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HERA Habitat: A Solution to Space

Marisol Gallagher

Chris Boyer/Unsplash

HOUSTON — HERA is an abbreviation for Human Exploration Research Analog. It is a one-of-a-kind three-story habitat designed to simulate isolation, confinement, and remote conditions in exploration scenarios. People in the HERA habitat push themselves to their limits to prepare for missions in orbit and beyond.

Studies that are appropriate for this analog include, but are not limited to, behavioral health and performance assessments, communication and autonomy studies, human factors evaluations, and exploration medical capability assessments and operations.

HERA is cylindrical with a vertical axis that connects to a simulated airlock and hygiene module placed at NASA Johnson Space Center (JSC).

HERA facility capabilities include a network that allows electronic research data and voice to be exchanged between the crew and ground controllers in Building 220. Remote investigators can securely access the research data in real-time or near real-time through the JSC Telescience Center.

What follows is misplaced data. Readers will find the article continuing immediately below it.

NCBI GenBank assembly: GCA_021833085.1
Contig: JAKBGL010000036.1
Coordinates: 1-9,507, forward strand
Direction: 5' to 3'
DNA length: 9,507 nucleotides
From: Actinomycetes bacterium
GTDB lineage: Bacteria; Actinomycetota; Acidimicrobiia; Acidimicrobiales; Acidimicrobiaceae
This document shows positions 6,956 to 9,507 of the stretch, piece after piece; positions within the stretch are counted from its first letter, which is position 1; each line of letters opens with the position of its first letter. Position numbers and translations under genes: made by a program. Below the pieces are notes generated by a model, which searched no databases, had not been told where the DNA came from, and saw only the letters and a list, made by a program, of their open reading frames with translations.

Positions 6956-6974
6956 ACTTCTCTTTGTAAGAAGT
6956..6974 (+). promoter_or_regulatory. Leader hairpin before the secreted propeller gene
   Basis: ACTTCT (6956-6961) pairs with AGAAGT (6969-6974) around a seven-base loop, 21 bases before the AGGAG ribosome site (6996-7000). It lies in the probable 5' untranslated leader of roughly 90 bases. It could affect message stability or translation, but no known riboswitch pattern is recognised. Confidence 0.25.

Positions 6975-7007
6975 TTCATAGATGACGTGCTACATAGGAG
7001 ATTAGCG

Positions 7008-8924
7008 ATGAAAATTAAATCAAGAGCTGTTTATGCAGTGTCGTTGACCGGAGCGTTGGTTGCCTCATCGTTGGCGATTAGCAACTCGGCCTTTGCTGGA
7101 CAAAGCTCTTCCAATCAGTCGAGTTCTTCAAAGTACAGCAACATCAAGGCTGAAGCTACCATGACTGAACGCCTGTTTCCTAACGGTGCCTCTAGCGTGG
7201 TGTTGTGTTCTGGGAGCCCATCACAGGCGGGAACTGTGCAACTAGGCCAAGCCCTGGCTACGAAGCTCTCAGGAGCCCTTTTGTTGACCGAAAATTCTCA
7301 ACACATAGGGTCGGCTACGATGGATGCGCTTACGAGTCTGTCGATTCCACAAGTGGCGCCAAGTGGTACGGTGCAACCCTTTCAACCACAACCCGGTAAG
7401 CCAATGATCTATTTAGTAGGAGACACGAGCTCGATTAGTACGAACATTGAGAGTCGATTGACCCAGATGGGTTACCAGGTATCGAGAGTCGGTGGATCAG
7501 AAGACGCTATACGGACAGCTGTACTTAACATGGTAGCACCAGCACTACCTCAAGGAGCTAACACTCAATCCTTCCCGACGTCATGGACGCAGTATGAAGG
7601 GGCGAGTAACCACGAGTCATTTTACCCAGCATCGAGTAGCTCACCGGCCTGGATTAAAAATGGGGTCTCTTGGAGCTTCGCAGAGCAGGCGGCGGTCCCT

To provide a space mission experience, HERA includes a surveillance video and audio system, a flight-like timeline, and a procedure viewer.

Presented by The University of Texas Medical Branch (UTMB) for its monthly presentation on May 27 on The Thought Leader Series installment, five former HERA mission members described what it's like to be a part of this critical piece of research. They were Chris Matty and Ron Franco from HERA 10, as did Carrie Harris, Daniel Monlux, and Osama Alian, three of the four crew members from the most recent analog, Campaign 5.

The presentation is available on https://spacecenter.org/event/thought-leader-series/ as well as on their YouTube channel.

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